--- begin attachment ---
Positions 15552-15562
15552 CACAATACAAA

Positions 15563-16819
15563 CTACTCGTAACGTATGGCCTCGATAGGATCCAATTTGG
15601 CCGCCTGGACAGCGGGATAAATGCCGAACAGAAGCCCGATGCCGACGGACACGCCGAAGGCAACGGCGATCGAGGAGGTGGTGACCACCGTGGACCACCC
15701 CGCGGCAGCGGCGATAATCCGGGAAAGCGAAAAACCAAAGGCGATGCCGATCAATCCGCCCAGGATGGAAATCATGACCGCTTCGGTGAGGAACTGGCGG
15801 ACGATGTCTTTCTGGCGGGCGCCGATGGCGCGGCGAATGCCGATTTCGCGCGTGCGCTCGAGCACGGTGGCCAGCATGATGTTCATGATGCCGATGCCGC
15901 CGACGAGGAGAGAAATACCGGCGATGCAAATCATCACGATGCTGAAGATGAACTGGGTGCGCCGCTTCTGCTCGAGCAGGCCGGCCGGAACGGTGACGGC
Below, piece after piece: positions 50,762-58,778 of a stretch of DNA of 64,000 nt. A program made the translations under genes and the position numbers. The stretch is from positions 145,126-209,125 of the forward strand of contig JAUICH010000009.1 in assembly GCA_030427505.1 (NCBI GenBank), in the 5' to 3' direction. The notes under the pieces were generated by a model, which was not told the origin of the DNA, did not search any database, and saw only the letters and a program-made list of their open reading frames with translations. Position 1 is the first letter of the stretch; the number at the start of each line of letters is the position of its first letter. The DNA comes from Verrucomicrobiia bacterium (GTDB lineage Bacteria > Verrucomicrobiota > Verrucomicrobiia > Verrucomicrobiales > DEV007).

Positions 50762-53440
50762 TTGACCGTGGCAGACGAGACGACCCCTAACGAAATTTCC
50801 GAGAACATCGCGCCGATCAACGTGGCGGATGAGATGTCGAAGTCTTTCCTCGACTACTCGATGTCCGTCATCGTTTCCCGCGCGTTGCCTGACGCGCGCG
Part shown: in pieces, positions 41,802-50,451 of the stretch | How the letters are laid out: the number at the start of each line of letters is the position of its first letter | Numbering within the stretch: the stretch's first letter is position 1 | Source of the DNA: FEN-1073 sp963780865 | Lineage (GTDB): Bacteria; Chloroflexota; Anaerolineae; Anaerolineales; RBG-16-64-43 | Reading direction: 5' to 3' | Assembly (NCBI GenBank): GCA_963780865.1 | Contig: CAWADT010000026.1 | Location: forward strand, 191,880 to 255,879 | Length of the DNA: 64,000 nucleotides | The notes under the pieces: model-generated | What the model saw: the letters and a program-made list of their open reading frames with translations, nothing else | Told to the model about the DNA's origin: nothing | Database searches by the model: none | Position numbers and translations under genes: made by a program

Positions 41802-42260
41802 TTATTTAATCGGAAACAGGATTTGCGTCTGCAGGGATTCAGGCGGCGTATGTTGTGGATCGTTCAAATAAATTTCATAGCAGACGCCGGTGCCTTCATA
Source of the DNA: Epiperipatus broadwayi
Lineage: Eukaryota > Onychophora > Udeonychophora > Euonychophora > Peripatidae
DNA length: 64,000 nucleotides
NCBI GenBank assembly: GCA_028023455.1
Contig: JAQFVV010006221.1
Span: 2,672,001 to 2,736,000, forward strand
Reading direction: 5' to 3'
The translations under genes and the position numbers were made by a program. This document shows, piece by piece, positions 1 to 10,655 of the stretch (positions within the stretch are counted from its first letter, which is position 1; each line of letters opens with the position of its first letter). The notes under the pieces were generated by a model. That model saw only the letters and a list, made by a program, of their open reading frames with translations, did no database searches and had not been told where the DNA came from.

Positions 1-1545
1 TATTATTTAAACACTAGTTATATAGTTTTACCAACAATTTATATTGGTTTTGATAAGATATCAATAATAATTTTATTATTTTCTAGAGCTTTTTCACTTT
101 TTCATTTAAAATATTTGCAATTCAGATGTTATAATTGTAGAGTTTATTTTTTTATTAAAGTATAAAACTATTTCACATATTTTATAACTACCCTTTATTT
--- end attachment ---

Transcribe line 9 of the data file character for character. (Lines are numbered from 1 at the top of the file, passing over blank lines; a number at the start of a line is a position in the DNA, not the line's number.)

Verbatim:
Below, piece after piece: positions 50,762-58,778 of a stretch of DNA of 64,000 nt. A program made the translations under genes and the position numbers. The stretch is from positions 145,126-209,125 of the forward strand of contig JAUICH010000009.1 in assembly GCA_030427505.1 (NCBI GenBank), in the 5' to 3' direction. The notes under the pieces were generated by a model, which was not told the origin of the DNA, did not search any database, and saw only the letters and a program-made list of their open reading frames with translations. Position 1 is the first letter of the stretch; the number at the start of each line of letters is the position of its first letter. The DNA comes from Verrucomicrobiia bacterium (GTDB lineage Bacteria > Verrucomicrobiota > Verrucomicrobiia > Verrucomicrobiales > DEV007).